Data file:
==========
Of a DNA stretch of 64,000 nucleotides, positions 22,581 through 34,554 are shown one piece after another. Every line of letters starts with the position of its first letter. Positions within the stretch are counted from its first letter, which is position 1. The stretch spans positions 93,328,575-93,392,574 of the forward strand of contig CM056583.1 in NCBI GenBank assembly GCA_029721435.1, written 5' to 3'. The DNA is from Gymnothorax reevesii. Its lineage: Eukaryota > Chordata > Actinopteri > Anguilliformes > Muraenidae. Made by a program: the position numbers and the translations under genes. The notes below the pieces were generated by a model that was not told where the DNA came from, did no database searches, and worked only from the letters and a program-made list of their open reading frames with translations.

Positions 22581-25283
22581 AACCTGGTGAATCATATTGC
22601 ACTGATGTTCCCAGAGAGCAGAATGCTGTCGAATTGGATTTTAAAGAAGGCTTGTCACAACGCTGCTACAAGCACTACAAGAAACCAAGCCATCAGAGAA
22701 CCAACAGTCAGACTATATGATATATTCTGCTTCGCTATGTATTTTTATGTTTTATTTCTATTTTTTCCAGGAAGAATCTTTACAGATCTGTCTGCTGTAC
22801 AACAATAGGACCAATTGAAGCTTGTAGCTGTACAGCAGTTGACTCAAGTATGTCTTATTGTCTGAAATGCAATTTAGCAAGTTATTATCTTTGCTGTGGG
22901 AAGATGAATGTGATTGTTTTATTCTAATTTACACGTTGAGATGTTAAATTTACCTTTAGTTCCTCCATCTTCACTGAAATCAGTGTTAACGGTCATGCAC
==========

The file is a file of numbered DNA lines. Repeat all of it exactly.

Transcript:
Of a DNA stretch of 64,000 nucleotides, positions 22,581 through 34,554 are shown one piece after another. Every line of letters starts with the position of its first letter. Positions within the stretch are counted from its first letter, which is position 1. The stretch spans positions 93,328,575-93,392,574 of the forward strand of contig CM056583.1 in NCBI GenBank assembly GCA_029721435.1, written 5' to 3'. The DNA is from Gymnothorax reevesii. Its lineage: Eukaryota > Chordata > Actinopteri > Anguilliformes > Muraenidae. Made by a program: the position numbers and the translations under genes. The notes below the pieces were generated by a model that was not told where the DNA came from, did no database searches, and worked only from the letters and a program-made list of their open reading frames with translations.

Positions 22581-25283
22581 AACCTGGTGAATCATATTGC
22601 ACTGATGTTCCCAGAGAGCAGAATGCTGTCGAATTGGATTTTAAAGAAGGCTTGTCACAACGCTGCTACAAGCACTACAAGAAACCAAGCCATCAGAGAA
22701 CCAACAGTCAGACTATATGATATATTCTGCTTCGCTATGTATTTTTATGTTTTATTTCTATTTTTTCCAGGAAGAATCTTTACAGATCTGTCTGCTGTAC
22801 AACAATAGGACCAATTGAAGCTTGTAGCTGTACAGCAGTTGACTCAAGTATGTCTTATTGTCTGAAATGCAATTTAGCAAGTTATTATCTTTGCTGTGGG
22901 AAGATGAATGTGATTGTTTTATTCTAATTTACACGTTGAGATGTTAAATTTACCTTTAGTTCCTCCATCTTCACTGAAATCAGTGTTAACGGTCATGCAC